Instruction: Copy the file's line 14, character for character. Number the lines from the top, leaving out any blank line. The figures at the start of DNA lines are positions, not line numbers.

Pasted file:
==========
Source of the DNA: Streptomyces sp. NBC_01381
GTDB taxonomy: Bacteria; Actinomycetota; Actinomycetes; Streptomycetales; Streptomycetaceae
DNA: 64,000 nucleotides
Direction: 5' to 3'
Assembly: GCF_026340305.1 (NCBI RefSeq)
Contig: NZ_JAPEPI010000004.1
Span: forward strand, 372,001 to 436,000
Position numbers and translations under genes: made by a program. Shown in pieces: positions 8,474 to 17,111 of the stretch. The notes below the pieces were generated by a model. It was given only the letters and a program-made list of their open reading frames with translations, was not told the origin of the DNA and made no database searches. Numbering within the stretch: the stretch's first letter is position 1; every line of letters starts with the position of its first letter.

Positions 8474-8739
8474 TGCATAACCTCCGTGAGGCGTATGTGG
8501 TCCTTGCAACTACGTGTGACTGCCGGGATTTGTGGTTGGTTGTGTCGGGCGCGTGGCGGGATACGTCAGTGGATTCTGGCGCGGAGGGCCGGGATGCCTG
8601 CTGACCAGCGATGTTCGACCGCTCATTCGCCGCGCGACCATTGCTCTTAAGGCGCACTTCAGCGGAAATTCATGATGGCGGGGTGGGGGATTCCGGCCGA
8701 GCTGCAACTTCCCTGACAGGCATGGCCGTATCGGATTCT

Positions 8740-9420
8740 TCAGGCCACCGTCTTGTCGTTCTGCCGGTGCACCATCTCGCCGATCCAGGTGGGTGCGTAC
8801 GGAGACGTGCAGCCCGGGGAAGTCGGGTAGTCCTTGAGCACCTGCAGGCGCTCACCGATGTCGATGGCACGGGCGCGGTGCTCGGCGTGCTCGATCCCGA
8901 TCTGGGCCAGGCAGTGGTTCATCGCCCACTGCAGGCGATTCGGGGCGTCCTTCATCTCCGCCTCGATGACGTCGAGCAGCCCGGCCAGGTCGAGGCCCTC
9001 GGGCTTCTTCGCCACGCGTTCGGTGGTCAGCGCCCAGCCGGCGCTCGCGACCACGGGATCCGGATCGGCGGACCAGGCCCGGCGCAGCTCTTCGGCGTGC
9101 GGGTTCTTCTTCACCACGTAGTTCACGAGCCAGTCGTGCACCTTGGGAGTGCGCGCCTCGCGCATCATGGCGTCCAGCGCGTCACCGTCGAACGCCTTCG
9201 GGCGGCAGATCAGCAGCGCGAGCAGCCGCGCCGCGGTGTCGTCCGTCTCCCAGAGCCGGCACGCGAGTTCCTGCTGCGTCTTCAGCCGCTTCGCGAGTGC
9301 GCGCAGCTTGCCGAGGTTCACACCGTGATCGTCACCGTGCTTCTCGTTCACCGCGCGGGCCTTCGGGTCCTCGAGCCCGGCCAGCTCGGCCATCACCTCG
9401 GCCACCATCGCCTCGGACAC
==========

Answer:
Positions 8740-9420